Before Goodlatte's proposal, the American Farm Bureau Federation sued EPA regarding the cleanup. Meanwhile, Shenandoah Riverkeeper Jeff Kelble has called the congressman's resolution "way out of step with Virginians and Americans."


"At the same time EPA is seeking to expand their regulatory authority by seizing authority granted to the states and converting the Bay Cleanup efforts to a process that is a top down approach with mandatory regulations." -Goodlatte-

Ummm, well, the Bay doesn't JUST belong to Virginia Congressman. Consequently the Federal Government has a right to do what it is attempting to do....

Bemoan the "top down" approach all you'd like, but it's pretty clear that this is the only approach that the state of Virginia will listen to.

Yes, this problem requires a solution at its source, which is primarily the western side of the state.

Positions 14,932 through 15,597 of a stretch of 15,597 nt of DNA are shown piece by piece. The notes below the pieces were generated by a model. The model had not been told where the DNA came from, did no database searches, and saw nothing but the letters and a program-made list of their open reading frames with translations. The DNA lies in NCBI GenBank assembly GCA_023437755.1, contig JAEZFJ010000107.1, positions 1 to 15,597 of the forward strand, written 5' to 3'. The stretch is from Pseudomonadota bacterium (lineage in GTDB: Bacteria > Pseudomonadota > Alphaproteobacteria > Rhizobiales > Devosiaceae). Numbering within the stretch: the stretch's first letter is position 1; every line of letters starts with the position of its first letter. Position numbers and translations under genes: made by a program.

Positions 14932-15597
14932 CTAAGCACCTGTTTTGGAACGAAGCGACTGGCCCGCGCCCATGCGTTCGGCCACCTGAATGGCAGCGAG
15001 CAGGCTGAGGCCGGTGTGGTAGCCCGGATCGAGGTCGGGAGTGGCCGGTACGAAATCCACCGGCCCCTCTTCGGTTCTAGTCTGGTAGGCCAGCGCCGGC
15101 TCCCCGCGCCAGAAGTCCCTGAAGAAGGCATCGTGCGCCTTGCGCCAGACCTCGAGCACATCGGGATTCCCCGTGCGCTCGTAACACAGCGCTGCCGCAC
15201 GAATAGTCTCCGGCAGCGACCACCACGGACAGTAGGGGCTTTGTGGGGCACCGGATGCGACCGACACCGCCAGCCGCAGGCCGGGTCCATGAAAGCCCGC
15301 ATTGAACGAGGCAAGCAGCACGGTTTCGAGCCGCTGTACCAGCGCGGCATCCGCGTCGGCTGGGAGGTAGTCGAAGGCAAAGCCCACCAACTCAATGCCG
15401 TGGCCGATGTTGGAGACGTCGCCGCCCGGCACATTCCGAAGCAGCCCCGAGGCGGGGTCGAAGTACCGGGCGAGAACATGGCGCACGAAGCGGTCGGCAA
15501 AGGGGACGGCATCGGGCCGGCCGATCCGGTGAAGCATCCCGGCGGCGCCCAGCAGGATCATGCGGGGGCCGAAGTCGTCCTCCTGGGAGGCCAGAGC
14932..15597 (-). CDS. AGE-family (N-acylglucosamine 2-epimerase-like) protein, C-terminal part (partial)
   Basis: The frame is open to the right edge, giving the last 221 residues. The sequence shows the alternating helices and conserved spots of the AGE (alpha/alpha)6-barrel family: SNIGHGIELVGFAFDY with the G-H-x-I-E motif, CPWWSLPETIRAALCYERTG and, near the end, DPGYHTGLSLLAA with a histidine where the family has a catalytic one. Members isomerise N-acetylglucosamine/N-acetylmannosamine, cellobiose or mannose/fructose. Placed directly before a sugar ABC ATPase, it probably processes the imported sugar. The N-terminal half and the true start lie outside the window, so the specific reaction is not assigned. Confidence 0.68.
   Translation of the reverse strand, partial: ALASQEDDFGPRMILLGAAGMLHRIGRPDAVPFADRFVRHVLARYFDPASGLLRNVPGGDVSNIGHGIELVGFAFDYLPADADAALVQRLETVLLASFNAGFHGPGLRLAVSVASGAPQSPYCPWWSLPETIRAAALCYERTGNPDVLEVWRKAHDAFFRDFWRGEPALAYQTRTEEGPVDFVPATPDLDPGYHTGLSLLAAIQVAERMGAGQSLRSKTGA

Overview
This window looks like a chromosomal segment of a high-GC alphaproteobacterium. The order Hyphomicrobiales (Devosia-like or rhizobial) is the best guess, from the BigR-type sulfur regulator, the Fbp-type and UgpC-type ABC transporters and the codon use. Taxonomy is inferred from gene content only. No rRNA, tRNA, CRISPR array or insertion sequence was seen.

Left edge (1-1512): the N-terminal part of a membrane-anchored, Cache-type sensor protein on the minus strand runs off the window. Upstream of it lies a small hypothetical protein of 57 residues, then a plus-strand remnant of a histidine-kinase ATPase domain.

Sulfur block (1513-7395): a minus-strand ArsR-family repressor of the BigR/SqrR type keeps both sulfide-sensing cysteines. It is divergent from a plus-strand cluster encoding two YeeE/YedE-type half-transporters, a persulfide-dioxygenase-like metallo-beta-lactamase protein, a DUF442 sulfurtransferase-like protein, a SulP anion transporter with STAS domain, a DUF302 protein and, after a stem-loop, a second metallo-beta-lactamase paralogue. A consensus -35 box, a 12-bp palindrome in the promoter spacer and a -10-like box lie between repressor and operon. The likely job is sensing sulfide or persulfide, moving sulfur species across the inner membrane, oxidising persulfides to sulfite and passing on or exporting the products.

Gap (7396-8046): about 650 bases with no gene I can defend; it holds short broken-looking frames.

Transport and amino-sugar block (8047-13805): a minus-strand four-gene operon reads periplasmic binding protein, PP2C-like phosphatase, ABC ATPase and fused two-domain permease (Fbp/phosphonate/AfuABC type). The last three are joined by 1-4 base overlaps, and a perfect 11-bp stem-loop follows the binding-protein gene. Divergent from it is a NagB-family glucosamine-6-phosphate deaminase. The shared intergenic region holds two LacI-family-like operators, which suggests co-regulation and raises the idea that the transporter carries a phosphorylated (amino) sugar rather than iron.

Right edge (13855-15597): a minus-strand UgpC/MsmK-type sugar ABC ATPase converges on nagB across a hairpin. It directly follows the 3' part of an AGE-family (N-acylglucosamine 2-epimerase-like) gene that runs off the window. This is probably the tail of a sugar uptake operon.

"The EPA's approach is far from the best approach to restore the Chesapeake Bay," -Goodlatte-

Here we go again.... Another "That's NOT the answer!!" from a Republican that isn't suggesting or offering his own solution... We're all ears Congressman!! What's YOUR plan?

Even people from the North Fork of the Shenandoah River admit that there is no proof where the pollution comes from. Assumption on phosphorus and nitrogen are simply guesses, and it's not right to impose the restriction without proof. Sorry Irishman, I agree with Mr. Goodlatte on this point.